Israel admits bombing Syrian nuclear site in 2007, says it's warning to Iran

The Israeli military for the first time publicly acknowledged carrying out the 2007 airstrike that destroyed a suspected nuclear reactor in Syria, noting the mission should be a warning to Iran the Islamic Republic will not be allowed to develop nuclear weapons.

Although Israel was widely believed to have been behind the Sept. 6, 2007 airstrike, it has never before commented publicly on it – until now.

“The operation and its success made clear that Israel will never allow nuclear weaponry to be in the hands of those who threaten its existence – Syria then, and Iran today,” Israel’s intelligence minister, Israel Katz, tweeted in Hebrew on Wednesday.

He added: "The courageous decision of the Israeli government almost 11 years ago to destroy the nuclear reactor in Syria and the successful operation following it sends a clear message: Israel will never allow nuclear weapons to countries like Iran who threaten its existence."

On Wednesday, the military released previously classified cockpit footage, photographs and intelligence documents about the airstrike carried out by eight F-15 fighter jets on the Al-Kubar facility near Deir al-Zor in eastern Syria, about 300 miles northwest of Damascus.

According to the documents, the site had been in development for years and was scheduled to go into operation at the end of 2007.

Israel’s involvement in the strike has been one of the country's most closely held secrets. While it was not immediately clear why the military decided to go public, it comes after repeated calls in recent months by Prime Minister Netanyahu for the international community to take tougher actions on Iran and amid the possibility President Trump could scuttle the Iran nuke deal.

Israel and Syria have always been bitter enemies. Throughout Syria's seven-year civil war, Israel has carried out well over 100 airstrikes, most believed to have been aimed at suspected weapons shipments destined for the Iranian-backed Hezbollah militant group, which targets Israel. Both Iran and Hezbollah are allied with Syrian President Bashar Assad.

At the time of the 2007 strike, Syria accused Israel of invading its airspace, but gave no further details about the target.

The pre-mission briefing, made public Wednesday, stated the operation should not be attributed to Israel so as to minimize the potential for an all-out war. It was ordered to be kept secret until further notice.

Israeli Air Force Commander Maj. Gen. Amikam Norkin said the current turmoil in Syria has further vindicated the strike, particularly since the reactor was in an area later captured by the ISIS terror group.

"Imagine what situation we would be in today if there was a nuclear reactor in Syria," Norkin said. "In historic hindsight, I think Israel's decision to destroy the reactor is one of the most important decisions taken here in the last 70 years."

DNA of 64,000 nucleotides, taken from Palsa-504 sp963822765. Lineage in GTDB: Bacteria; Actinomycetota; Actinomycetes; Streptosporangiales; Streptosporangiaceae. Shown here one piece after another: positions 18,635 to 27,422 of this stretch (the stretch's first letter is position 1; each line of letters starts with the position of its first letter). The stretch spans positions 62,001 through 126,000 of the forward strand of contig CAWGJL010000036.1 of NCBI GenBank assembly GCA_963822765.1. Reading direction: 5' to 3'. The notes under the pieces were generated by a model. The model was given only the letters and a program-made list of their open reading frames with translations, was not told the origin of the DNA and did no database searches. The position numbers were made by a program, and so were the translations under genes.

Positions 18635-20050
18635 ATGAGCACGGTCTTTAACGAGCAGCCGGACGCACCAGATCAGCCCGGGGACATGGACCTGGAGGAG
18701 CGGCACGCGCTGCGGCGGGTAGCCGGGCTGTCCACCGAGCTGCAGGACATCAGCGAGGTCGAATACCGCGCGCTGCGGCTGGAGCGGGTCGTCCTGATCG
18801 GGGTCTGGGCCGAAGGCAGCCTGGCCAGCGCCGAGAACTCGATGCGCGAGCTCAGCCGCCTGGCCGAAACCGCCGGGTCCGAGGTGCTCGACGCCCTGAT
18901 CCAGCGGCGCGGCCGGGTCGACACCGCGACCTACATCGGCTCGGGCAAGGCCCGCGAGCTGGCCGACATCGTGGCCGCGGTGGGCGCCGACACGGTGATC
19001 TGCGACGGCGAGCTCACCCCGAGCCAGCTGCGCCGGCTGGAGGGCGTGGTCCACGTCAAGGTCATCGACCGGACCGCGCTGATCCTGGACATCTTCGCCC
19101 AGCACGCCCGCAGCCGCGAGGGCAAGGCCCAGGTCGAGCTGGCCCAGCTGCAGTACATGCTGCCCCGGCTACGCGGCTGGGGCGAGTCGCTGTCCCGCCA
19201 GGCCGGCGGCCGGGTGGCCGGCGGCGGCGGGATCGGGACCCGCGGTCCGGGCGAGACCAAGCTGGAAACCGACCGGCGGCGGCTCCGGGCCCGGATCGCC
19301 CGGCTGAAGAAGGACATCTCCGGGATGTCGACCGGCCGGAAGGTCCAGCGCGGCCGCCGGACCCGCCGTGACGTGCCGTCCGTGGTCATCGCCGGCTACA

In declassified internal “top secret” intelligence reports, the military said the mission to destroy the facility started at 10:30 p.m. on Sept. 5 and ended with the return of the F-15s about four hours later. The paperwork appeared to indicate that the Syrian reactor was much closer to completion than previously reported.

"The message from the 2007 attack on the reactor is that Israel will not tolerate construction that can pose an existential threat," military chief Lt. Gen. Gadi Eisenkot said in Wednesday's statement. "This was the message in 1981 [when Israel took out an Iraqi nuclear reactor], this is the message in 2007 and this is the future message to our enemies."

Syria, a signatory of the 1970 nuclear Non-Proliferation Treaty, has denied that the site was a reactor or that Damascus engaged in nuclear cooperation with North Korea.

In his memoir, "Decision Points," former President George W. Bush said the target was believed to be a Syrian nuclear reactor being built with North Korean assistance. He said Israel first asked the U.S. to bomb the site and then carried out an attack itself when Washington declined.

"Prime Minister [Ehud] Olmert's execution of the strike made up for the confidence I had lost in the Israelis during the Lebanon war," Bush wrote, adding that the Israeli leader rejected a suggestion to go public with the operation.

"Olmert told me he wanted total secrecy. He wanted to avoid anything that might back Syria into a corner and force Assad to retaliate. This was his operation, and I felt an obligation to respect his wishes," Bush wrote.

Olmert has skirted around the issue, and military censors, for years, repeatedly saying that according to foreign sources Israel had been involved. After Bush's account was published in 2010, Olmert said: "I don't want [to], and I can't deny it."

Olmert, who was prime minister from 2006 until 2009 and was recently released from prison after serving time for corruption, is expected to delve more deeply into the issue in his upcoming memoir.

The Associated Press contributed to this report.